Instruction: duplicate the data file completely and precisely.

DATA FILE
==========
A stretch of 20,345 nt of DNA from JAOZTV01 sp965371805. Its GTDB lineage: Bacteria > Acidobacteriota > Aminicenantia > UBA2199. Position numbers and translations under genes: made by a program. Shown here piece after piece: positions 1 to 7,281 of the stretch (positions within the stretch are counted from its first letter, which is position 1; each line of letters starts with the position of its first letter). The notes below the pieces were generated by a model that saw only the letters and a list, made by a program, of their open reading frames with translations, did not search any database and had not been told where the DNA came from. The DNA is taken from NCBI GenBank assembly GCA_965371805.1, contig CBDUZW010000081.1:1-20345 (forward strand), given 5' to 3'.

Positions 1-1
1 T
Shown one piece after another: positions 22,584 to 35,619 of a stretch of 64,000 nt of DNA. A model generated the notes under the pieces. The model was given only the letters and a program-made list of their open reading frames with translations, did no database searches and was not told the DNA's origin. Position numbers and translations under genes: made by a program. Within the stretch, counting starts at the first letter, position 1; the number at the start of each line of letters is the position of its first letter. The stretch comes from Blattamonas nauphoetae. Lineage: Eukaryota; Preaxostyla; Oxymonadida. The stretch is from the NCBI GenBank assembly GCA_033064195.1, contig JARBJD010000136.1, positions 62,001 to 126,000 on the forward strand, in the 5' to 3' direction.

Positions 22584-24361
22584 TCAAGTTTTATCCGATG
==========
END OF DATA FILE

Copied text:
A stretch of 20,345 nt of DNA from JAOZTV01 sp965371805. Its GTDB lineage: Bacteria > Acidobacteriota > Aminicenantia > UBA2199. Position numbers and translations under genes: made by a program. Shown here piece after piece: positions 1 to 7,281 of the stretch (positions within the stretch are counted from its first letter, which is position 1; each line of letters starts with the position of its first letter). The notes below the pieces were generated by a model that saw only the letters and a list, made by a program, of their open reading frames with translations, did not search any database and had not been told where the DNA came from. The DNA is taken from NCBI GenBank assembly GCA_965371805.1, contig CBDUZW010000081.1:1-20345 (forward strand), given 5' to 3'.

Positions 1-1
1 T
Shown one piece after another: positions 22,584 to 35,619 of a stretch of 64,000 nt of DNA. A model generated the notes under the pieces. The model was given only the letters and a program-made list of their open reading frames with translations, did no database searches and was not told the DNA's origin. Position numbers and translations under genes: made by a program. Within the stretch, counting starts at the first letter, position 1; the number at the start of each line of letters is the position of its first letter. The stretch comes from Blattamonas nauphoetae. Lineage: Eukaryota; Preaxostyla; Oxymonadida. The stretch is from the NCBI GenBank assembly GCA_033064195.1, contig JARBJD010000136.1, positions 62,001 to 126,000 on the forward strand, in the 5' to 3' direction.

Positions 22584-24361
22584 TCAAGTTTTATCCGATG